City of Portland adds a Sanyo e-bike to their fleet

Posted by on February 25th, 2010 at 8:27 am

Mayor Adams on the Eneloop.
– Watch video below –
(Screen grab from video taken by Mayor Sam Adams’ office)

On Tuesday, representatives from Sanyo North America Corporation gave Portland Mayor Sam Adams an Eneloop electric-assist bicycle.

The Eneloop made a big splash at the CES trade show in Las Vegas back in January, leading to say it “might be the bike that transitions us to electric assist bikes as a more primary form of transportation than cars.”

Sanyo has plans to build electric bike charging stations in Portland. Alex Kelley is Sanyo’s North American Business Development Manager for Solar Systems. During his visit to Adams’ office, he said, “Portland’s leadership in creating innovative bicycle policies and its focus on renewable energy development will play a strong part in making viable alternative transportation a reality for this region and beyond.”

Katja Dillman, Mayor Adams’ Transportation Policy Manager, says their new Eneloop bike will be added to the City’s bicycle fleet, “allowing city staff to get to and from meetings with greater ease and less sweat – while staying true to Portland’s love affair with bicycles.”

Watch a video of Sanyo’s visit to City Hall (and yes, Mayor Adams takes a spin on the bike):

Sanyo Delivers E-Bike to City Hall from Mayor Sam Adams on Vimeo.

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Russ FinleyAlex KelleyPaul Tayq`TzalGrimm Recent comment authors
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Paul Souders

After living in China I’m convinced e-assist bikes (and, OK, electric scooters) are the global future of personal transport. They’re the must-have lust object for working class Chinese, where cars are prohibitively expense — not so much to buy or drive, but to park. When a family trades in their Flying Pigeon for an e-bike they know they’ve made it.

They’re also slippery legally: can be operated on sidewalks, lane lines, medians, wrong way on one-way streets etc. So they cut the Gordian knot of Chinese gridlock. I knew several hip young people (mid-20s) whose aspirations stopped at e-bikes for basically practical reasons.


An ebike would make a great replacement for a motor pool/fleet vehicle, especially for short trips downtown. Thanks, Sanyo!


I agree with the basic sentiment about e-bikes, and even electric scooters, being the most viable replacement for autos.
I also believe that any law regarding them on sidewalks, and probably MUP’s as well, needs to be as simple as possible.
Something like “Human power ONLY on sidewalks!”
“Walking Speed ONLY on sidewalks!”
It needs to be simple and not open to interpretation. From there it’ll become part of cultural manners; hopefully it’ll be acceptable to clothesline the errant e-bike rider zipping through a crowded sidewalk.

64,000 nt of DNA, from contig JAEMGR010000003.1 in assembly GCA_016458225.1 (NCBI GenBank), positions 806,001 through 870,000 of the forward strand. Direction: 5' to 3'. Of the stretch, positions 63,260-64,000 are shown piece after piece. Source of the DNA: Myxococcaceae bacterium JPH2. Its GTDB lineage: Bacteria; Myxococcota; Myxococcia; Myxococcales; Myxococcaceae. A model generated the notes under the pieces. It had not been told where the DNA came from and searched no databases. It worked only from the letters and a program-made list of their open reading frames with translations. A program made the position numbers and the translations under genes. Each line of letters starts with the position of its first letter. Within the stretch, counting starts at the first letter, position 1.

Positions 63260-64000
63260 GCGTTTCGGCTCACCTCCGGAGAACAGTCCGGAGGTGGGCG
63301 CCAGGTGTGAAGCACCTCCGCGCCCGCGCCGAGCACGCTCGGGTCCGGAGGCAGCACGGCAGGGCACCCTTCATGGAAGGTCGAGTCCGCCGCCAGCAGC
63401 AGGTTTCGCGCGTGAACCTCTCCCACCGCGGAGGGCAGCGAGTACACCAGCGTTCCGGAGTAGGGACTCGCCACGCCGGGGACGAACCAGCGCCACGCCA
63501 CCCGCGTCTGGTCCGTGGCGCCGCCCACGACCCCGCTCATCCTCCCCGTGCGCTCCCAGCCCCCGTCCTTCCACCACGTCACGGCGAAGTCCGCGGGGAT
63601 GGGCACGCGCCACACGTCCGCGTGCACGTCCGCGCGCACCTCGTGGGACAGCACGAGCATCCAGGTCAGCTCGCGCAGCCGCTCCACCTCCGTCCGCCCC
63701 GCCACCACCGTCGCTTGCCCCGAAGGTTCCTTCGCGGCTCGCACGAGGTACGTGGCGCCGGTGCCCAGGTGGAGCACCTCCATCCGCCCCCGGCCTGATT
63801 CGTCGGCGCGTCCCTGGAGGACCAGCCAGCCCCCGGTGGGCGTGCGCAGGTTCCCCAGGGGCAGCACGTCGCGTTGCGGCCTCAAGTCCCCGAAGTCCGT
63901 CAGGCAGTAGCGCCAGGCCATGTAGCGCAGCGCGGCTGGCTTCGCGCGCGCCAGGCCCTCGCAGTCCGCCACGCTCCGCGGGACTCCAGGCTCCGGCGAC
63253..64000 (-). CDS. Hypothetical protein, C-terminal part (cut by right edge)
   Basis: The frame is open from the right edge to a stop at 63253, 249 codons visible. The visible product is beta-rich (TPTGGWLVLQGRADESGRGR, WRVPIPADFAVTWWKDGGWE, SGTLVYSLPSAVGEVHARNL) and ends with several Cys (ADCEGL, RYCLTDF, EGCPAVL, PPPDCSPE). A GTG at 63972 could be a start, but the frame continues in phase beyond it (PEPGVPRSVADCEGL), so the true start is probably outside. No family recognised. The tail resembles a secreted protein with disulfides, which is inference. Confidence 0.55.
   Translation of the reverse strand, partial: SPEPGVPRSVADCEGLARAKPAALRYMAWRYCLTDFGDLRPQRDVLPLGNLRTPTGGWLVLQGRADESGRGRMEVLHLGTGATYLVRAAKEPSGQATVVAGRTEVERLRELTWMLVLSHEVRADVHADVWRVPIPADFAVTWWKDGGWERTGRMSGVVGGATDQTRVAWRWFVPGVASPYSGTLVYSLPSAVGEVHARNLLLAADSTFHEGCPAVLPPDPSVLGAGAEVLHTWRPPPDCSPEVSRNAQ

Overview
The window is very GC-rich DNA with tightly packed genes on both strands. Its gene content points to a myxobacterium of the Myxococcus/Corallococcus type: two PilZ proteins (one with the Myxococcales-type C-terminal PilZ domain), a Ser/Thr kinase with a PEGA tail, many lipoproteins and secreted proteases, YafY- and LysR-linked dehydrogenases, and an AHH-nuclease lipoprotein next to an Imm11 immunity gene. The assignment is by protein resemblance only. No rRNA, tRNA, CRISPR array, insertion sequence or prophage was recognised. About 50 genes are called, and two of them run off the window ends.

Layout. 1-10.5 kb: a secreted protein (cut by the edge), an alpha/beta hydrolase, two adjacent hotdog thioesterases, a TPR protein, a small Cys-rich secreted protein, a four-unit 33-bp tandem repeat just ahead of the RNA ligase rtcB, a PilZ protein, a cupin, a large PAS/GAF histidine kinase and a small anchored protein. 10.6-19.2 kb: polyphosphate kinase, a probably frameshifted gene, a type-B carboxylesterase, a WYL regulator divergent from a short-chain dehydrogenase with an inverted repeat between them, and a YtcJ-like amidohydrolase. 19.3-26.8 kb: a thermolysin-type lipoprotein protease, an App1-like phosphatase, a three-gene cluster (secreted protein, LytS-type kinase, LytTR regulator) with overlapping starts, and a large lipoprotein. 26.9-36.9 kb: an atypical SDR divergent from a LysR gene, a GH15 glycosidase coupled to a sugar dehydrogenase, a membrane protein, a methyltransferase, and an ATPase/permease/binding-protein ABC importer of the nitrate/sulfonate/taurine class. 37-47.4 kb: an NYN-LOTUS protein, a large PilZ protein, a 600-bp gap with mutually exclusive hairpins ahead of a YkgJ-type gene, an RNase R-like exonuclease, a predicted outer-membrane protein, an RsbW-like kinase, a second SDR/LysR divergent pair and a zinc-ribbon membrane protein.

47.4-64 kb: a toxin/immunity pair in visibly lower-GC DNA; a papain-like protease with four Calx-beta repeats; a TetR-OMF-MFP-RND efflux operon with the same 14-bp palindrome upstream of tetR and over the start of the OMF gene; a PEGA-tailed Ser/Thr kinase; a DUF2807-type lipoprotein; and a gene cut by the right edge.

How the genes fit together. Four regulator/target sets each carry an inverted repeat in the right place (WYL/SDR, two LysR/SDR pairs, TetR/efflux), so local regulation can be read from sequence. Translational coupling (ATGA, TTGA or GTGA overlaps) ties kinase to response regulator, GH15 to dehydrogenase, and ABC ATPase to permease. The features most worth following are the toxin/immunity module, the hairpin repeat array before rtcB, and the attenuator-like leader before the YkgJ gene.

I look forward to seeing that on youtube.


I agree with the sentiments, Id rather see more ebikes than cars. But how would ebike get across Hawthorne? Seems to fast for the sidewalk but too slow for the lane. Obviously education and respect will be key to it being successful.


License e-bike riders in the same way as moped riders.
The economic hardship argument against licensing cyclists is not relevant: if the user can afford more than several hundred dollars to purchase an e-bike they can afford some cheapo license. Seems ODOT has some guidelines on the requirements for e-bike riders. I find myself thinking that licensing needs to take place for e-bike riders in advance of the numerous pedestrian injuries that will take place when the unskilled start careening around town. This way you have some right to revoke when the e-bike rider consistently proves them self incompetent.

Ultimately, if an e-bike is too fast for MUP’s it may need to be classified as a moped.

Paul Tay
Paul Tay

I wish Adams had slipped on that wet concrete in front of City Hall. All publicity? GOOD publicity!

Alex Kelley

The Sanyo bike is a pedelec so the speed is controlled like you do on a standard bike–you have to pedal to move. Maintaining a walking speed while riding it would be no more difficult than on a conventional bike. The maximum speed under motor assistance is 15mph so it is very much within the speed range of conventional bikes on bike paths/lanes. Since pedelec bikes are much more like a bicycle than a moped, I don’t see any reason to push to have licensing requirements for them. Our goal is to get non-cyclists riding by giving them a bike option that hasn’t been available to them. Licensing requirements would probably be counterproductive to the goals of all bike enthusiasts.

Russ Finley

I recently researched electric bike rules around the world. They are anything but standardized.